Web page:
We’re trained to think success, growth and advancement come from relentlessly looking forward.
In its preparative nature, college seems to deem the past dead, the future a commodity – something I’ve pandered to completely. My entire undergrad, I unilaterally thought of my future in a big city, with towers overhead and my mountainous upbringing behind me.
But I changed a lot when I moved away from my hometown in the Adirondacks this past summer to pursue an internship in Buffalo, NY. Since then, I haven’t been shamelessly looking forward, but reminiscing on the past, too. I feel less anxious and, surprisingly, the future seems brighter, less intimidating.
I never saw that change happening, mainly because, as humans do, I morph, mold, bend and twist like playdough between the aggressive fingers of a fidgety toddler; but we usually don’t feel transitions; we chalk that feeling of difference up to environments, the day’s inconsistency, a passing mood until we’re definitively different.
In my experience, college changed me so much that it felt almost shameful to look back on the past – a time when I’d been settled in a far more secluded upbringing with such a smaller scope of life’s possibilities.
But, see, I’ve started to realize appreciating the now – our current – never happens unless we look back, reflect and find solace in our journey, start to current. Otherwise, we’re just growing, but the whole experience doesn’t feel at all personal.
For me, living out that whole “you never know how much you love something until it’s gone” maxim was the only way to see that. Granted, while four months away from home didn’t mean home was gone for good, it felt like it. I’d grown accustomed to revisiting my friends in the summertime and, for the first time, that was gone – likely for life, with internships every summer leading to a potential 365-day career.
Alone in the walls of my Buffalo apartment, I’d consciously flash back to home, surprisingly seeing it in a whole new light. Lonely, like a human can get, the concrete jungle outside my windows became the lake I’d often play in as a child. My living room carpet, the beach’s sand. My kitchen, a hopeful place where I could try to make my mom’s specialties, obviously coming up short with a charred, mud-like piece of meat.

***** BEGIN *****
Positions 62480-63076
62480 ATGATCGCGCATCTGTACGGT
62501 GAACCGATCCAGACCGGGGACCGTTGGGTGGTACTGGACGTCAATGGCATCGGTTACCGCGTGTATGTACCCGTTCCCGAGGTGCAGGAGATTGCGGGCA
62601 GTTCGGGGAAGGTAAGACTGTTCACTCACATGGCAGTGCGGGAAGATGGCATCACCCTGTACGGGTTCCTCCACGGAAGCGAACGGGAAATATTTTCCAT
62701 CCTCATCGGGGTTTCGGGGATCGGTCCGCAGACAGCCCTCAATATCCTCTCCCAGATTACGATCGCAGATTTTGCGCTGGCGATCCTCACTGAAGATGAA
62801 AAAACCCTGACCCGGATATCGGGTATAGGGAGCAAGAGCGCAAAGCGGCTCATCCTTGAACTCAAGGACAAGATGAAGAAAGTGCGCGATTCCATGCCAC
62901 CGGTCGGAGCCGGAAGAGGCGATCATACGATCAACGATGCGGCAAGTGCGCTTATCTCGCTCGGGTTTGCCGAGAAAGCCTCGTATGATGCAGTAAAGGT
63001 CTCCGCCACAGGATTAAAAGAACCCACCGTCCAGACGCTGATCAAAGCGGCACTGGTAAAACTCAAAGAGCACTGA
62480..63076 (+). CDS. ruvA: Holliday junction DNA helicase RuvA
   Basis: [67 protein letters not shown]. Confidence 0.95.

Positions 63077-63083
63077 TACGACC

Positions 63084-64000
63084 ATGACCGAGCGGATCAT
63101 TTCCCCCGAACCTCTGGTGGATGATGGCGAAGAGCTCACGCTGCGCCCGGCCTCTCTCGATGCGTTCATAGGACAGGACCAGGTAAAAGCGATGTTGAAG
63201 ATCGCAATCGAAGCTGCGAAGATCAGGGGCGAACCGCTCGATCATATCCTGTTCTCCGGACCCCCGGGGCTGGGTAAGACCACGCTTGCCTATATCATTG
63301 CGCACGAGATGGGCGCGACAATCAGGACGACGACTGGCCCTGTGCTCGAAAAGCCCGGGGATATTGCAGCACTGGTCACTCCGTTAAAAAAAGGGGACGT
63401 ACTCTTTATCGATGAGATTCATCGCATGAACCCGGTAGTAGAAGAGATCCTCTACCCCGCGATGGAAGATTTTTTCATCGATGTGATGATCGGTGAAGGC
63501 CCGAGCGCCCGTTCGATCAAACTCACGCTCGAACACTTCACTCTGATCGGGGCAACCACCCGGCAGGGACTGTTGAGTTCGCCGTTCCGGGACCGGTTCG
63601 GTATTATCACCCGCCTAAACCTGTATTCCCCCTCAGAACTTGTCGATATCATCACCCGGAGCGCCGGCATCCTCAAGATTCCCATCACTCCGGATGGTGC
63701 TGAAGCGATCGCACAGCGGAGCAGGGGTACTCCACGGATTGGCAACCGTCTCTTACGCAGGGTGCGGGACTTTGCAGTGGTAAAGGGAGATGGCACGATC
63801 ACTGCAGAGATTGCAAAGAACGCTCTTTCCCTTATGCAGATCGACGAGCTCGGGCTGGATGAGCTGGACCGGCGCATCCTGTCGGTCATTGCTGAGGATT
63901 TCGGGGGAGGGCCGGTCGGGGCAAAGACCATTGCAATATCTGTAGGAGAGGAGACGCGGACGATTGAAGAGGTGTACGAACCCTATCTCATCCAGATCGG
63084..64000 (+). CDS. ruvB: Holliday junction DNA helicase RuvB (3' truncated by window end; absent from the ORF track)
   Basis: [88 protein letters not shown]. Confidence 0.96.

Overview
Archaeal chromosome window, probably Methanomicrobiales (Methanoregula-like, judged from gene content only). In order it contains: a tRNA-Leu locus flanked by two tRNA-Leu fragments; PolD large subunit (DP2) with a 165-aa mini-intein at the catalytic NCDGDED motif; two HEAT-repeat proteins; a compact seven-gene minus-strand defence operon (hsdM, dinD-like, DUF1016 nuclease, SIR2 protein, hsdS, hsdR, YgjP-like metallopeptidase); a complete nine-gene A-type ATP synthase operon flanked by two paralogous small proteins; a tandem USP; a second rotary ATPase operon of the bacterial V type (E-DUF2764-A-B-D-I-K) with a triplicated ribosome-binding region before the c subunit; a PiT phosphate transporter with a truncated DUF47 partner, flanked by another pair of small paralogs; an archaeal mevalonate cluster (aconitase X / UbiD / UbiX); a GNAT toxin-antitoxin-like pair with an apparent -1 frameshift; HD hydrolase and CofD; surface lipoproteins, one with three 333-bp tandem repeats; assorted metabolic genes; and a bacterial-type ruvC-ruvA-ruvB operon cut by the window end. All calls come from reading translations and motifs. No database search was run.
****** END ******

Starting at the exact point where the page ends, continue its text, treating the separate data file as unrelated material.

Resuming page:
That feeling of loss left me often pondering why I missed something I’d grown to ignore so much. The reason was simple: I was appreciating my roots for the first time since I’d entered college, a place where we’re always focused on the next assignment, interview and (hopefully) dream job.
The geography of my rural upbringing couldn’t be helped, but I was afforded a loving family, one that developed a brain capable of seeing without labels early on.
It’s funny, I’ve had that blessing for 21 years and it took me four months away from that blessing to realize how blessed I am.
In essence, I’m realizing “now” doesn’t feel right without thinking about where you’re from, what’s influenced you to become the person you are.
It gives you a full scope of self. You start to see those saddened early-on memories as doorways to development in tribulation. You’re afforded the opportunity to shed light, from an objective standpoint, on the blessings you’ve probably overlooked.
Recognizing you have that duel-sided past that curated the, yes, beautiful being you are creates a human community between yourself and those you encounter from that point forward.
Often, similarities lie in those common roots, and differences in polarized early-on affordances.
For me, I was gifted the ability to think more objectively and compassionately the day I allowed myself to look back at my roots and see the value in and caliber of beginnings.